Fur-well to the Shelter

Hey everyone, I’m back. After such a relaxing week, I’m fully energized and ready to bring you some of the most informative posts about animal adoption. I didn’t go on spring break with friends; I went with family. That meant a lot of the activities we did were meant for families and, well, old people. Being around a lot of happy elderly people got me thinking about elderly animals too. They deserve to be happy and carefree and have a great home. Therefore today’s post is dedicated to the old guys, the old timers, the senior citizens, and the geezers.

Those old dogs are less likely to get adopted, but that doesn’t mean they aren’t the best type of pet for you.

When adopting a senior dog from a shelter, there are some baby steps you need to take first. Dogs are used to spending most of their time in cages and not getting much sleep. The best thing to do is give your dog a nice warm, soft bed. Chances are he/she will sleep for hours. It’s best to try to get them to eat and drink. Always places a water bowl behind him.

One issue with older dogs is that they are more likely to have health problems. A common problem is hypothyroidism, which can be treated with inexpensive medicine. Dogs can also develop arthritis, which can be treated with medication and exercise and a healthy diet.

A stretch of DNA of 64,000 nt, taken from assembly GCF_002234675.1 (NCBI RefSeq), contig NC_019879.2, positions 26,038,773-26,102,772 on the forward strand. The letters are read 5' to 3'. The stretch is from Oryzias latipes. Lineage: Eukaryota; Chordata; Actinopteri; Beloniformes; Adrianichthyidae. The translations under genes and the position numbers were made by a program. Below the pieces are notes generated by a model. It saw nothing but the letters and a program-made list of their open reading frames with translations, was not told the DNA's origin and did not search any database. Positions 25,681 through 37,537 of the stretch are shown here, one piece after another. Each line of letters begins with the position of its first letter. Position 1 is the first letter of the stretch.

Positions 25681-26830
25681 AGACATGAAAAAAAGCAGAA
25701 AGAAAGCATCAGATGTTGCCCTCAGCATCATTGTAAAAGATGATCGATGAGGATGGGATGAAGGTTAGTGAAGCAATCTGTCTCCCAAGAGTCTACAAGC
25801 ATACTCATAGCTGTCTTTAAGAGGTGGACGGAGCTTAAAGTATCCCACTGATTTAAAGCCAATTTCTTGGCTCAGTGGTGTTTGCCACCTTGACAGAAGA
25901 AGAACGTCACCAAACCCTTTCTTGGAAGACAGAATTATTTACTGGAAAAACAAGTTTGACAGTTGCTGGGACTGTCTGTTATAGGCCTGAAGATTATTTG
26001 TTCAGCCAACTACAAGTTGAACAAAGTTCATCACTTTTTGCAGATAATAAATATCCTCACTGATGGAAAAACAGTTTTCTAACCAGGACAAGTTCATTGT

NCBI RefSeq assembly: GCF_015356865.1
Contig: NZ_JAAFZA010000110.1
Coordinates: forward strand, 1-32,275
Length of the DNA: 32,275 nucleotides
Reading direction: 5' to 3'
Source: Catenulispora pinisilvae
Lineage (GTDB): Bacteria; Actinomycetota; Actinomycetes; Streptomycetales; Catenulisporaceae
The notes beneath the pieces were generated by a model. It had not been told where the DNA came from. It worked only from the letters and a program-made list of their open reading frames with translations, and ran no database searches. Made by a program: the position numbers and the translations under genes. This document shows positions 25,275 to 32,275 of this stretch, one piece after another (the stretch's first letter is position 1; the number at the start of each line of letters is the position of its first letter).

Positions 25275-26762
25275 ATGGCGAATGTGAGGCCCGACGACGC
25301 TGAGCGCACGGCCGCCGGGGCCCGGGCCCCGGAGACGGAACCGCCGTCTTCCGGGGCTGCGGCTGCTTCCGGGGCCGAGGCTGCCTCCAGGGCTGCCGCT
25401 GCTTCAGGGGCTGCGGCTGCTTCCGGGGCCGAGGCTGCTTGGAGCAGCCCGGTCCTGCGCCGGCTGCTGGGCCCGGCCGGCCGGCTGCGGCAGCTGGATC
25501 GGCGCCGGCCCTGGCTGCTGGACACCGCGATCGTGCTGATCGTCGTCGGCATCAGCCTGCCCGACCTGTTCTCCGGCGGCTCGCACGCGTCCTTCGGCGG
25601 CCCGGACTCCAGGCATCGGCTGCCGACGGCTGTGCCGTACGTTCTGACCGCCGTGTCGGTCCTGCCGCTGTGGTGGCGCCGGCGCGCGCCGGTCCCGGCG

But even though there are some cons to adopting an older dog, a lot of people say they are the best type of dog to adopt. Why?

You’re giving him/her the best chance at a better life, even if it won’t be that long. You are a hero to that dog. Many people actually say that animals know when they are saved and you can tell by their actions and loyalty to you. You are literally saving the dog’s life.

Older dogs are already trained. That is a whole lot of work you don’t have to worry about doing. They know to go potty outside and not chew on your favorite pair of shoes. What more could you ask for?

They are less demanding. They don’t require the constant attention a puppy does, but that doesn’t mean you should just ignore them. Older dogs want to feel loved and cared for. They might nap more than a younger dog, but that’s great because it means you don’t have to monitor them as much. If there are children in your life, older dogs are great for kids. They won’t jump or bark or act crazy around kids. Bringing an older dog around is a good way to get children familiar with an animal without being too scared.

You never know why an older dog is in a shelter. It’s usually not even because they were a “problem dog.” Common reasons for older dogs being put into shelters are allergies, new baby, moving, loss of a job, a change in work schedule, etc.

Don’t assume the worst when seeing an old dog in a shelter. They need your help too. And adopting a senior dog could be the best decision you have ever made.



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